Because computer networks are connected to other computer networks, a viral hack targeting Ukraine could slip through to its NATO neighbors, forcing a wider conflict that Russia might want to avoid.

Also, by nature, these weapons are slow and unreliable.

Hackers may need to spend months studying the enemy’s infrastructure in order to attack it, but the attack can collapse in an instant if the enemy discovers the intrusion.

Given these limitations, a Pearl Harbor or cyber 9/11 is the wrong metaphor for understanding these systems, Valeriano and other researchers say.

Rather than battlefield-defining attacks, these types of weapons are more appropriate as instruments of espionage, sabotage, and other covert operations.

Just like the cane or the pen in the movies james-bondare a good espionage trick, but unlikely to disrupt international order the way aircraft carriers, precision munitions, or nuclear weapons have.

There are those who consider that these weapons can have a more revolutionary role.

In “The Perfect Weapon,” his 2018 book on the rise of cyber weapons, Times reporter David Sanger He argued that these weapons are unusual because they are so cheap, so stealthy, and unlike other novel weapons systems, they are available to a wide range of powers, from corrupt, poor, and isolated nations like North Korea to former superpowers like Russia. through criminal organizations and terrorist groups.

Lucas Kello, Associate Professor of International Relations at the Oxford University and one of the main proponents of the idea that cyber weapons can be revolutionary has suggested that they could be as transformative for the international order in this century as nuclear weapons were in the last century.

He maintains that this type of weapons will alter the world order creating a state of relations between nations that he calls “not of peace”, an intermediate state between declared war and total peace, in which nations attack each other digitally in a way that causes significant damage, but without reaching physical conflict.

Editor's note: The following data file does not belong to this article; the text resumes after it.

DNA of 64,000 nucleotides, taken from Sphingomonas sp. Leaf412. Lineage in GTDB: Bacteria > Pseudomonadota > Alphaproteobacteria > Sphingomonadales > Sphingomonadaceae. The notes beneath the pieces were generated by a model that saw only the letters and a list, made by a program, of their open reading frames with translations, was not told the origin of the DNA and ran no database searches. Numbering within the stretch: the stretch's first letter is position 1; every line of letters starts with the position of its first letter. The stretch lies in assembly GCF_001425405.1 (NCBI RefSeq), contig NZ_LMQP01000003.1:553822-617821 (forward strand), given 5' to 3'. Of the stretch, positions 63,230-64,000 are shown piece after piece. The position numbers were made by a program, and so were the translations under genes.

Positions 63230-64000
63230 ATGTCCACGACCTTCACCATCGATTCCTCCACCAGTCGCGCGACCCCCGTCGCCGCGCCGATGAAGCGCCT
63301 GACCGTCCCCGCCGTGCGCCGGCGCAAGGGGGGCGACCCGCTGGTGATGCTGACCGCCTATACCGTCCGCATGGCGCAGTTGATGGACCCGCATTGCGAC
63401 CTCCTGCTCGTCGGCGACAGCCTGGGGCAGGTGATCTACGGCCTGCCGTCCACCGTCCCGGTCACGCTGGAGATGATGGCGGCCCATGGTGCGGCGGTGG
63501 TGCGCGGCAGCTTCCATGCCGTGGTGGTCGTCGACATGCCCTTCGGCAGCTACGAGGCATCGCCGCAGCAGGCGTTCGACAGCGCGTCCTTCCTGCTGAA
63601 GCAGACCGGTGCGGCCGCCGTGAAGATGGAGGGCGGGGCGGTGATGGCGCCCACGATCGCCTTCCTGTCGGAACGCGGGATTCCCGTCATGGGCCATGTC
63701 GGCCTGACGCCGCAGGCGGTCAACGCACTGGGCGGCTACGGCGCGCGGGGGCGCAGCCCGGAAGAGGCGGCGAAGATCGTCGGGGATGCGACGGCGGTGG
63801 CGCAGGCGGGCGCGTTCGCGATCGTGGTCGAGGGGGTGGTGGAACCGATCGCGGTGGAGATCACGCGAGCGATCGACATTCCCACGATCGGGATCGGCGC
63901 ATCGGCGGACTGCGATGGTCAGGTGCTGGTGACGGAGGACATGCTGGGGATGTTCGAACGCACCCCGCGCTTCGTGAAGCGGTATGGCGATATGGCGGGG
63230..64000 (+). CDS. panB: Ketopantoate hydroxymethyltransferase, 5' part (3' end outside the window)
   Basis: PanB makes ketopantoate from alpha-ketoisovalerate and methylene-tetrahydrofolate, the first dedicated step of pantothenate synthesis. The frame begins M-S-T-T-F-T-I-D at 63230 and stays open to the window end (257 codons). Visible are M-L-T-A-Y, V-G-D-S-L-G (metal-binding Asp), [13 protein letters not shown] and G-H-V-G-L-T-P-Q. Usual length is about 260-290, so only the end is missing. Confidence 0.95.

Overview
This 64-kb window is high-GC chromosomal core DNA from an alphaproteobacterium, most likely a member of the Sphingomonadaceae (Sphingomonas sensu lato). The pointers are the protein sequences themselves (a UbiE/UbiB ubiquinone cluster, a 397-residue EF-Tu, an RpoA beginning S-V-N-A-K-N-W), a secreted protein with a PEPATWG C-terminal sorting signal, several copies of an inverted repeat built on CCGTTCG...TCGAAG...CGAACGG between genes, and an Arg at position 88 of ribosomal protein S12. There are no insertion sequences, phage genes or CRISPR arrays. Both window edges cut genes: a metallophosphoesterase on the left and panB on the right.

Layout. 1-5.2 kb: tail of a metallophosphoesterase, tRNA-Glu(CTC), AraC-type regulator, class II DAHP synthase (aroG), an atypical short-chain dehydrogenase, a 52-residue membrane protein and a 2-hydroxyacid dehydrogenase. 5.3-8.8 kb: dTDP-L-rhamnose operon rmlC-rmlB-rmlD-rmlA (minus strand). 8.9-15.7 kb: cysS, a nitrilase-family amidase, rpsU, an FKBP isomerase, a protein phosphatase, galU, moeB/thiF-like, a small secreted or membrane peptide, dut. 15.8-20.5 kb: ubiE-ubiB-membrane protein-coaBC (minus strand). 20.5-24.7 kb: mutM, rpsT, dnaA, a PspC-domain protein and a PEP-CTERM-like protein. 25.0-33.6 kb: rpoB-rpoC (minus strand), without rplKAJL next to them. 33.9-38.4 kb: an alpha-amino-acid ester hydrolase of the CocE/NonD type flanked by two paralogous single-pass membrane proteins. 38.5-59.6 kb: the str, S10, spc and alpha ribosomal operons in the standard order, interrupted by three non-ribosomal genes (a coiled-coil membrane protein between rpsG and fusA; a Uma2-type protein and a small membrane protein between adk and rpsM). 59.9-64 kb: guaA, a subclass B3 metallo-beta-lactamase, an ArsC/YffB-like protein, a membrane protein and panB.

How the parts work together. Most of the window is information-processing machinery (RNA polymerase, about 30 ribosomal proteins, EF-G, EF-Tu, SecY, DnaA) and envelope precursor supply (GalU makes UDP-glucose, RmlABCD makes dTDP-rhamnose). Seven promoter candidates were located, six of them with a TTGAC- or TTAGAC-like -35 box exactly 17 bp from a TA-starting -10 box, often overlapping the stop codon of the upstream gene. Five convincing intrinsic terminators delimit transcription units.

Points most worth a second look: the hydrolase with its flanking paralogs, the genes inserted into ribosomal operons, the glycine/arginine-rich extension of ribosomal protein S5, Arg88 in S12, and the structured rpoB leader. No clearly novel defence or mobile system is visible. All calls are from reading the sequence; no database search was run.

These predictions are worrying, but they have yet to be tested on the battlefield.

Political scientists Nadiya Kostyuk and Yuri M. Zhukov studied how these weapons have been usedas in Ukraine and Syria.

In both cases, they wrote in a 2017 article, “cyber activities failed to force discernible changes in battlefield behavior.”

Perhaps the fundamental reason for their failure, as Thomas Rid argued in his 2013 book “Cyber ​​War Will Not Take Place”, is that cyber attacks are not intrinsic acts of war; they are seldom violent and seldom decisive.

Although they can damage or annoy an enemy, they do not usually cause difficulties that lead the enemy to a specific target.

And they are not always political.

In many, perhaps most, cases, cyberattacks are more suited to criminal or intelligence purposes (stealing money, obtaining information) than to change political calculus.

Rid asserts that, in this sense, cyberattacks are not weapons of war like nuclear bombs, but are “sophisticated acts of sabotage, espionage and subversion that use the network”.

Of course this is good news.

It should be cause for celebration that cyber weapons are not the next version of nuclear weapons.

But for some theorists this is also sad to realize because it suggests that the war will continue to be as violent as ever.

“Many think that the war is going to be very digital, and it is not like that,” Valeriano told me.

“The function of war is to be an abhorrent practice in human society, and technology is not going to make amends for that.”

c.2022 The New York Times Company